Niraparib Extends PFS After Chemo in Ovarian Cancer

Niraparib Extends PFS After Chemo in Ovarian CancerCopenhagen, Denmark—Substantial gains in progression-free survival (PFS) can be achieved when patients with platinum-sensitive recurrent ovarian cancer are placed on maintenance therapy with niraparib, according to results of a multinational Phase III trial.

The overall population—with or without BRCA mutations, positive or negative for homologous recombination deficiency (HRD)—“achieved a clinically significant improvement in PFS,” reported Mansoor R. Mirza, MD, the chief oncologist at Rigshospitalet of Copenhagen University, Denmark. According to Dr. Mirza, these are “landmark results” that make niraparib (Tesaro) maintenance appropriate for all patients with recurrent ovarian cancer.

The ESMO-invited discussant for the study, Sandro Pignata, MD, PhD, echoed this assessment. Dr. Pignata, the head of the Uro-Gynaecological Department of the IRCCS National Cancer Institute, in Naples, Italy, characterized the findings as an “extraordinary result that will modify our treatment of recurrent ovarian cancer.”

The results of the study, called ENGOT-OV16/NOVA, were presented at the European Society for Medical Oncology (ESMO) 2016 Congress (abstract LBA3_PR) and simultaneously published in The New England Journal of Medicine (2016 Oct 7. [Epub ahead of print], PMID: 27717299).

The trial randomly assigned 553 patients with recurrent ovarian cancer in a 2:1 ratio to 300 mg of the poly(ADP-ribose) polymerase (PARP) enzyme inhibitor niraparib or placebo once daily. For entry, patients were required to have had a complete or partial response to their last round of platinum-based chemotherapy. Two independent cohorts defined by BRCA mutation were enrolled (203 with mutations and 350 without). The patients started the therapies no later than eight weeks after they completed their last cycle of platinum-based chemotherapy and continued to take them until disease progression.

For PFS, the primary end point, the median time to an event in the BRCA mutation cohort was 21 months in the niraparib group versus 5.5 months in the placebo group, producing a hazard ratio (HR) of 0.27 (P<0.001) (Table). In the group without BRCA mutations, the median PFS was 9.3 months in those treated with niraparib versus 3.9 months in those treated with placebo (HR, 0.45; P<0.001). In the patients without BRCA mutations who were HRD-positive, the median PFS was 12.9 months among those who received niraparib and 3.8 months among those who received placebo (HR, 0.38; P<0.001). An evaluation of the efficacy of niraparib in those without BRCA mutations who were HRD-negative was not prespecified in the trial design but was included in an exploratory analysis. It also suggested clinically meaningful benefit (HR, 0.58).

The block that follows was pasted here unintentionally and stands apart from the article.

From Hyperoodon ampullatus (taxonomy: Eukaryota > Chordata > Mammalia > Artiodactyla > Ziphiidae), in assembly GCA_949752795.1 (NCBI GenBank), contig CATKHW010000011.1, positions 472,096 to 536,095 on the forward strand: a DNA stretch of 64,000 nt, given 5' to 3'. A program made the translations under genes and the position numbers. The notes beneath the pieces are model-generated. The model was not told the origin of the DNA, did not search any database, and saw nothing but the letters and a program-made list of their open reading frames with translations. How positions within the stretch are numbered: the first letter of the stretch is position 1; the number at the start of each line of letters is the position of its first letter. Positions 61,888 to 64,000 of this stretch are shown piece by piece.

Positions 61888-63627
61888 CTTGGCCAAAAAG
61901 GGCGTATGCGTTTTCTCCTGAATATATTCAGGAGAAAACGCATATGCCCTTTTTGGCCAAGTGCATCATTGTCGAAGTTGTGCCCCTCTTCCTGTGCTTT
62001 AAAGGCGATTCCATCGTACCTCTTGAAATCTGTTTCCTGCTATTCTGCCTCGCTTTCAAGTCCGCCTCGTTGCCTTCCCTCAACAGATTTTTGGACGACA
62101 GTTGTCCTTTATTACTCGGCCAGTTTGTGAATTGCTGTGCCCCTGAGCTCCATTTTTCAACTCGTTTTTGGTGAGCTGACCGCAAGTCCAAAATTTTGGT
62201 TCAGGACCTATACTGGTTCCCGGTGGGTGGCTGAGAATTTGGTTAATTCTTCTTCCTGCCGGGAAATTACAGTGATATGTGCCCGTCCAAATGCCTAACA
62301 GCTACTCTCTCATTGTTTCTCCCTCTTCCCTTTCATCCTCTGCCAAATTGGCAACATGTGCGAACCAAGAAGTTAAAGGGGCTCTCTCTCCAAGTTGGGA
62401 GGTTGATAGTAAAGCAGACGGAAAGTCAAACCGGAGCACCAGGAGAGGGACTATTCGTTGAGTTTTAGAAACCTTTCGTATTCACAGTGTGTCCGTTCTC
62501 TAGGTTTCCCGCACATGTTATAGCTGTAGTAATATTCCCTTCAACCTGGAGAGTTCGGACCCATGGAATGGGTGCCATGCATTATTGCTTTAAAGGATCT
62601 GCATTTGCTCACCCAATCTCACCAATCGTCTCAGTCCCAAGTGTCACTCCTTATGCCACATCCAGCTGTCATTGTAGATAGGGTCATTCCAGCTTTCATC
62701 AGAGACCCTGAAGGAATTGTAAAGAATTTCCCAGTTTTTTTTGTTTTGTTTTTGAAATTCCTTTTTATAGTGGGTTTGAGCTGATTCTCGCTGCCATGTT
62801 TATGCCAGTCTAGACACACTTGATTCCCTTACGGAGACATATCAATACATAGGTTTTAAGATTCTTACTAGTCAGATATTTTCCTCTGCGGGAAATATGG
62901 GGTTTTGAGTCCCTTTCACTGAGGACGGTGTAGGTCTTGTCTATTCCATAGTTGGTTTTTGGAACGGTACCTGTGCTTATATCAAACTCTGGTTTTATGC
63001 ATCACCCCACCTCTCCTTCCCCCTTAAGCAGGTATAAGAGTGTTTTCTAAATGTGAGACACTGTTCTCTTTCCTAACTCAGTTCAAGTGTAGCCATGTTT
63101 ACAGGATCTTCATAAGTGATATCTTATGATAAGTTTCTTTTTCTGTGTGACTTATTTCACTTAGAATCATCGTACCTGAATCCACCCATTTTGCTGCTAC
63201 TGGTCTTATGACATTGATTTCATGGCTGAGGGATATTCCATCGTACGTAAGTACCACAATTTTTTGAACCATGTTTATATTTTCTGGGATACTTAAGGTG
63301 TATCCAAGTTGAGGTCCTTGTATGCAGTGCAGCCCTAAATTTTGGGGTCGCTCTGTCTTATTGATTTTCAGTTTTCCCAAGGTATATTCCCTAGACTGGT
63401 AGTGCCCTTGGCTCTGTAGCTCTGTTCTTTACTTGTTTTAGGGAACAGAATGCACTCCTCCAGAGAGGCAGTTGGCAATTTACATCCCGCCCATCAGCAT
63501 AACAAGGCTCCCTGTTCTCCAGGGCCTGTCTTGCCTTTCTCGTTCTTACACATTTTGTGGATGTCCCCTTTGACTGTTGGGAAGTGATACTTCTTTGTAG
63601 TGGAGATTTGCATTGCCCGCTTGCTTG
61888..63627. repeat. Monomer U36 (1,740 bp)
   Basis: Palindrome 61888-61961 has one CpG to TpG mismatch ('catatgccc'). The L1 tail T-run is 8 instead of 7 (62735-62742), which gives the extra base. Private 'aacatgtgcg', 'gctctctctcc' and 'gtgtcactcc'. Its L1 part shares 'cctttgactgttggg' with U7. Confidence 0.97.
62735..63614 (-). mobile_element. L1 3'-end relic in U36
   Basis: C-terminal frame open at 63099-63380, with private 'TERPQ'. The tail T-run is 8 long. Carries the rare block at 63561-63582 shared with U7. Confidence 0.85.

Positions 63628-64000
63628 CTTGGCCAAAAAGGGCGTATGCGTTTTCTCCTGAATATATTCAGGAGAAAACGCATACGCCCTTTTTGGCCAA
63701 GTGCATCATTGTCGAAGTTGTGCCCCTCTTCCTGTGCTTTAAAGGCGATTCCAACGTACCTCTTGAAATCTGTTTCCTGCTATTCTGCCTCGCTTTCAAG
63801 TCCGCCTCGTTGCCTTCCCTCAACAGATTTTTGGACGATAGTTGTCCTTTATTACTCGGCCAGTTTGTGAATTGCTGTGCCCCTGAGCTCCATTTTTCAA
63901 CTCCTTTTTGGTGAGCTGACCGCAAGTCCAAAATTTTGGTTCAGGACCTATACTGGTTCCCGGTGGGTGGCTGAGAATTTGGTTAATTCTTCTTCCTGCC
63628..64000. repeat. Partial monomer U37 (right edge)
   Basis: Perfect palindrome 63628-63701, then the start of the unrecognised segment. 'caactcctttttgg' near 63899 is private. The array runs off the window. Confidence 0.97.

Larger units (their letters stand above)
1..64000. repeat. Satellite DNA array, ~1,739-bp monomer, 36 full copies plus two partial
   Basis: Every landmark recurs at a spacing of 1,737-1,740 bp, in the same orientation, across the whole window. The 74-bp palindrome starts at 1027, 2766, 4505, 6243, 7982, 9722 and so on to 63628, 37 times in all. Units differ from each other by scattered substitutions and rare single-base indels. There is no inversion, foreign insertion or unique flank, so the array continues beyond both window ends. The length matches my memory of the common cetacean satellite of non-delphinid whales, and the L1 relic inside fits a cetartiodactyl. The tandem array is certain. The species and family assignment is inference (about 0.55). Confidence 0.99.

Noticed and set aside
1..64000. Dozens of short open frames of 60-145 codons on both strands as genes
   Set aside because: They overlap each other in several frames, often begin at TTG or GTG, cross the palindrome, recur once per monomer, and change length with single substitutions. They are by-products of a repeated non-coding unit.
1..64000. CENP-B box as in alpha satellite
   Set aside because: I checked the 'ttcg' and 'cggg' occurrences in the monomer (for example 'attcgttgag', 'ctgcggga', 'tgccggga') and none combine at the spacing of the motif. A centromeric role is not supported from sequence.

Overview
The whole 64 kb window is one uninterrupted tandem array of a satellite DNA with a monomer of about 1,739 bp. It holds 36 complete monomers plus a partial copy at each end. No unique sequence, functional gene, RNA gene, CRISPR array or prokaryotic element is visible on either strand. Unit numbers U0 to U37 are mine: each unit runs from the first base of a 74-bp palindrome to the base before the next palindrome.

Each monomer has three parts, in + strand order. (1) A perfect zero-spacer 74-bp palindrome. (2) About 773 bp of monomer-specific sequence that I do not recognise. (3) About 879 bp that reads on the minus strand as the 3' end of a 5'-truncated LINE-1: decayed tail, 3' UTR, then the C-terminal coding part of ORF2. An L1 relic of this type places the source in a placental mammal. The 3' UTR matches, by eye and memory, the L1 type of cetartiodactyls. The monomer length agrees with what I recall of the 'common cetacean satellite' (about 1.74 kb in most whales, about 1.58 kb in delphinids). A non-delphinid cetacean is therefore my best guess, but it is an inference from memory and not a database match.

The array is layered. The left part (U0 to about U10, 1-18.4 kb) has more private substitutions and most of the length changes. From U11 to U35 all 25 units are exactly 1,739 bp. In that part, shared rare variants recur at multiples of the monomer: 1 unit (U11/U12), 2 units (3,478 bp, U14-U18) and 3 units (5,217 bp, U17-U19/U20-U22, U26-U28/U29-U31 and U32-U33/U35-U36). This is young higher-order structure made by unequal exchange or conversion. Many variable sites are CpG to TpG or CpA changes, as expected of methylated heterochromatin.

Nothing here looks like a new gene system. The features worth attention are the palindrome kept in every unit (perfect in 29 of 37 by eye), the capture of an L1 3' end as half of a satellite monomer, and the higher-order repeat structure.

Secondary efficacy end points supported the primary results. For example, the time to subsequent treatment was substantially longer for patients treated with niraparib, whether or not BRCA mutations were present (HR, 0.31; P<0.0001 and HR, 0.55; P<0.001, respectively). An analysis of the chemotherapy-free interval showed a similar advantage for niraparib. The overall survival data were not yet mature because less than 20% of patients died in each cohort, although no detrimental effect on survival has been seen (HR, 0.73; P=0.1545).

These improvements in the niraparib group were achieved without any detrimental effect on quality of life, according to data collected with the Functional Assessment of Cancer Therapy–Ovarian Symptom Index and European Quality of Life-5 Dimensions questionnaires. This is likely related to a low risk for high-grade symptomatic adverse events (AEs). The only grade 3 or higher AEs that occurred in more than 10% of patients were hematologic. These were all more common among those treated with niraparib and included thrombocytopenia (33.8% vs. 0.6%), neutropenia (19.6% vs. 1.7%) and anemia (25.3% vs. 0%). These were largely asymptomatic and treated with dose adjustments.

Compared with the placebo group, niraparib-treated patients had higher rates of many gastrointestinal AEs, such as nausea (73.6% vs. 35.2%), vomiting (34.3% vs. 16.2%) and constipation (39.8% vs. 20.1%), as well as fatigue (59.4% vs. 41.3%), insomnia (24.3% vs. 9.5%), headache (25.9% vs. 9.5%), dizziness (16.6% vs. 7.3%) and cough (15.0% vs. 4.5%). A few AEs, such as abdominal pain (29.6% vs. 22.6%), were numerically higher among patients who received placebo.

In the United States, the PARP inhibitor olaparib (Lynparza, AstraZeneca) is indicated for patients with BRCA-mutated ovarian cancer treated with three or more prior lines of chemotherapy. In Europe, it is indicated as a maintenance therapy in BRCA-mutated platinum-sensitive recurrent ovarian cancer. Based on this new Phase III trial, niraparib may receive a broader indication. Other PARP inhibitors, such as rucaparib (Clovis Oncology) and veliparib (AbbVie) also have reached late stages of clinical testing.

Noting that the niraparib Phase III study is the first to use HRD status to evaluate response, Andres Poveda, MD, the head of the Gynecological Cancer Clinic in Valencia, Spain, also suggested that the findings are likely to alter practice. Relative to previous studies with olaparib, “this study more than doubles the population of [ovarian cancer] patients shown to benefit from a PARP inhibitor.”

To read this full article on ClinicalOncology.com, please click here.

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